Foucault’s antipathy towards ‘the self’, in both the political and the personal spheres, explains why he was politically tolerant and, strangely enough, classically liberal. Foucault venerated doubt, which opens the mind to new possibilities. Our culture worships righteousness, which closes down the mind. Our society is in thrall to ethnic box-ticking, bureaucratic managerialism and categorisation. Foucault regarded categories as cages.

Michel Foucault questioned the accepted truths and the power exerted by elites. In these times of suffocating wokery from above, Foucault’s spirit of dissent is something we should embrace.

Jacques Derrida also had the virtue of teaching us to think differently, to question texts and cast a scrupulous eye on the words presented to us. When language is policed and manipulated with vigilance and censure, as it is at the moment, Derrida’s scepticism should also be the order of the day.

He is useful as an aid in detecting how ideologically motivated deception is employed in everyday discourse. So learn to know the difference between ‘pregnant person’ and ‘pregnant woman’, ‘white privilege’ and ‘the privilege of rich white people’, ‘anti-European’ and ‘anti-EU’, ‘institutional racism’ and ‘no empirical evidence of racism’.

Derrida’s project of ‘deconstruction’ – to explore and excavate the meaning of words and the context they are presented in – was not undertaken to dismantle or bring down the Western canon, as many of his devotees and detractors believe, but to better understand it. ‘I love very much everything that I deconstruct’, he said in 1979. ‘Plato’s signature is not yet finished… nor is Nietzsche’s, nor is St Augustine’s.’ It is worth rereading these texts and others, he argued, because when you reread a book, it reads differently each time.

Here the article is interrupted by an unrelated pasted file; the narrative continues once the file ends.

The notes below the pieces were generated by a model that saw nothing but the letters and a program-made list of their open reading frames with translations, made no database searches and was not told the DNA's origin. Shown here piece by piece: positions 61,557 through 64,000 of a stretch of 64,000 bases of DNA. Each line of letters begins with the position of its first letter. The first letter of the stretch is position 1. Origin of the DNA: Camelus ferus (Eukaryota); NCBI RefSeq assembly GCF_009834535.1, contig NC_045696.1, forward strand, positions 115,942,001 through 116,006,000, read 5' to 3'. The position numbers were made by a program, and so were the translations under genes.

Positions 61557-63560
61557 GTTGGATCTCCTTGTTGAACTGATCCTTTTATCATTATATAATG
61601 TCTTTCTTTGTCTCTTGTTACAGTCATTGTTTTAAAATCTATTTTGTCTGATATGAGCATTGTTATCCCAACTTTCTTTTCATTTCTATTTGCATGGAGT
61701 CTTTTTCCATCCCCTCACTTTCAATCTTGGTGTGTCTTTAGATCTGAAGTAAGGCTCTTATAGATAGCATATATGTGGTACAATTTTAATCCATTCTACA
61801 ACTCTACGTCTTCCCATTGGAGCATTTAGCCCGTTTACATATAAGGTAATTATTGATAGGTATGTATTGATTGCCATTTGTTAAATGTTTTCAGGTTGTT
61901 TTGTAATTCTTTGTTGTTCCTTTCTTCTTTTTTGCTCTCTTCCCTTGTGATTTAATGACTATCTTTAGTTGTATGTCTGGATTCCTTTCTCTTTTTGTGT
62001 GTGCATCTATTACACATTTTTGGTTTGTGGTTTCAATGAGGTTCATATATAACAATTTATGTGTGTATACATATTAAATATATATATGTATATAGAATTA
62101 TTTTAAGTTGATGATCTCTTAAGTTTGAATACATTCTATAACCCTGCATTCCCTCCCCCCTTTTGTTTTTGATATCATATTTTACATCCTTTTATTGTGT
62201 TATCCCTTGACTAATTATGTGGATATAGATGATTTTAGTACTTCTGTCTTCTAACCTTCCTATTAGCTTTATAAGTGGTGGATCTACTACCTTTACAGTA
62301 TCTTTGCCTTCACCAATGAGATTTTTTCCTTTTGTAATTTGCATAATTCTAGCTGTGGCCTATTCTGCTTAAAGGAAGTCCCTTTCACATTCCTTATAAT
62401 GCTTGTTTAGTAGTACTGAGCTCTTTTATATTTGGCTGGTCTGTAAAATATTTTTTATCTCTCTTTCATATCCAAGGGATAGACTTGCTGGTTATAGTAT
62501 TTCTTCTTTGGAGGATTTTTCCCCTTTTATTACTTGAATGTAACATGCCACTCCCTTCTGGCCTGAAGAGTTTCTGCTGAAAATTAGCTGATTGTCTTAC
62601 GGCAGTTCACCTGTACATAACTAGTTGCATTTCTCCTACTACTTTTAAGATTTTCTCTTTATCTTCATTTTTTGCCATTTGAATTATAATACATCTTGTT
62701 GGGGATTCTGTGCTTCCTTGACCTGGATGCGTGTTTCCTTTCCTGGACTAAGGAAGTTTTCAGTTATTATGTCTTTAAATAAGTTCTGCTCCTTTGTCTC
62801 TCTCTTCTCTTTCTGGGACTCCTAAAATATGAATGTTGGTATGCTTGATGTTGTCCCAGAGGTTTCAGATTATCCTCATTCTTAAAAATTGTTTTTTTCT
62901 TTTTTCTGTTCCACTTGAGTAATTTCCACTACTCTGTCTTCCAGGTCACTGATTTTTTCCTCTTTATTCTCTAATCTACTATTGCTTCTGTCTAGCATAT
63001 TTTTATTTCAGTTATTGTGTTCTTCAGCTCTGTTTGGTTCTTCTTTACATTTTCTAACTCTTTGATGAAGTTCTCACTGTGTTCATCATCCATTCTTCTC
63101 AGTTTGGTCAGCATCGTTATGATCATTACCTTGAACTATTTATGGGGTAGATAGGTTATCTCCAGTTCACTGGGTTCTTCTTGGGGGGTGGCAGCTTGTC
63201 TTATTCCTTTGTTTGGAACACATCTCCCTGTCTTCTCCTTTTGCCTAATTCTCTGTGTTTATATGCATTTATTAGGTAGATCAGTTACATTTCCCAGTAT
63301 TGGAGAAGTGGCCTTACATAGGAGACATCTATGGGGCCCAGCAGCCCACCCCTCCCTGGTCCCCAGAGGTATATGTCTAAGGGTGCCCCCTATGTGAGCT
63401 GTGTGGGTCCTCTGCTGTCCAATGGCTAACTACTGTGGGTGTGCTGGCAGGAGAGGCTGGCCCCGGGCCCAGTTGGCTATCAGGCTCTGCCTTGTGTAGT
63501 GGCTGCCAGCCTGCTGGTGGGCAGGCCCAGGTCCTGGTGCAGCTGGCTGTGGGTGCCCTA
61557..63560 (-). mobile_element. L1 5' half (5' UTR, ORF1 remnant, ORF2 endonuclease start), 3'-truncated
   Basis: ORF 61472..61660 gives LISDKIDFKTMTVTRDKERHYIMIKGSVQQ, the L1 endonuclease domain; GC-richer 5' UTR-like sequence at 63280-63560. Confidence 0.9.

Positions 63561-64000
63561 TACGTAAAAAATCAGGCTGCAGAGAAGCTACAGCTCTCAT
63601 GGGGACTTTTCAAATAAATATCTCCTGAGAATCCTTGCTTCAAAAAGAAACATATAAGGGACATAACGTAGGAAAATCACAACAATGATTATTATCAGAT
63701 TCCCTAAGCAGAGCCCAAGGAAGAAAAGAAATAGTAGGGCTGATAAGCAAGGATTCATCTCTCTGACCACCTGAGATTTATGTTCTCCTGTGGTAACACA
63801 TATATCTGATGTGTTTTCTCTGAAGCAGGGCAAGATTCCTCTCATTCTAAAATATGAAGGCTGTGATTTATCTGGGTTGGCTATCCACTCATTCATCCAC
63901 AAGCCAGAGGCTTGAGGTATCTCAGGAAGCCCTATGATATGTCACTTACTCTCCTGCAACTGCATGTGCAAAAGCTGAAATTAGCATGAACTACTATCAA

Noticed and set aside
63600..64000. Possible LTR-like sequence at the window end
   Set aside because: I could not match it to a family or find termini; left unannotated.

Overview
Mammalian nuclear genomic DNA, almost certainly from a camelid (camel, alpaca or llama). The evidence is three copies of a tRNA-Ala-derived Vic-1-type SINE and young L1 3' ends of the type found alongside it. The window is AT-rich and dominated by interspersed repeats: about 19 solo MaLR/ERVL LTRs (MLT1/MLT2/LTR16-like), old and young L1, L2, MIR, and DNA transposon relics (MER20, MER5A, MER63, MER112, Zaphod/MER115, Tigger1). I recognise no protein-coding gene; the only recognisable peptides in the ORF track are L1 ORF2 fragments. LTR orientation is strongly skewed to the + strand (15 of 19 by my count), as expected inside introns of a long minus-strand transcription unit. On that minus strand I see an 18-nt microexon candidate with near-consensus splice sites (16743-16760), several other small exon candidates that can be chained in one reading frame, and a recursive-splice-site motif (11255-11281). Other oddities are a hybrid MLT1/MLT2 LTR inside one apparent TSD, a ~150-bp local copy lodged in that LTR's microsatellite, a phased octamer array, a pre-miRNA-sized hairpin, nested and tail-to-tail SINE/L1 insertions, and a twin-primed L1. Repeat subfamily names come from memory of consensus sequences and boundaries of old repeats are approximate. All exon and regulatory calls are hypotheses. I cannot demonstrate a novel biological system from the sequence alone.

Derrida is correct here that the meanings of texts and words are unstable. Consider salutations, with which he had a special obsession. When you say ‘How do you do?’ or ‘How’s it going?’, you aren’t asking after a friend’s health or wellbeing. You are just saying ‘Hello’, but in different words, without actually saying ‘Hello’.

Like Foucault, Derrida was opposed to certitudes. Both rejected Marxism as a political enterprise. Neither believed in reason, agency or the individual. So such talk of ‘neo-Marxism’ or ‘cultural Marxism’ is tosh. Foucault and Derrida were free thinkers beyond categorisation.

Why it’s better to be a pessimist

The brilliant and affable left-wing comedian Mark Steel tweeted last week: ‘Thanks to all the people who send lovely messages on here… It puts the angry shouty people into perspective, and confirms my view that 99 per cent of people are delightful, and only one per cent are steaming dingbats who could do with a slap.’

This encapsulates both why I think he’s great and why I think his politics are wrong. He sees the best in people. But if you always see the best in people, you let your guard down. This is why it’s better to be a pessimist. It’s preferable to lock your door at night than to leave it wide open.

Will Pride month ever end?

Pride was purportedly dedicated to June, but it is still going on this week. The television schedules are still filled with Pride documentaries and rainbow flags are still up on corporate social-media profiles.

It’s a bit like those Soviet party conferences in which no one wanted to be the first to stop applauding Stalin for fear of the dreaded consequences. Who will be the first heretic to stop this mandatory gushing and fawning?

Patrick West is a spiked columnist. His latest book, Get Over Yourself: Nietzsche For Our Times, is published by Societas.

Picture by: Gage Skidmore, published under a creative-commons licence.

To enquire about republishing spiked’s content, a right to reply or to request a correction, please contact the managing editor, Viv Regan.

Topics Culture Identity Politics


Want to join the conversation?

Only spiked supporters and patrons, who donate regularly to us, can comment on our articles.

Join today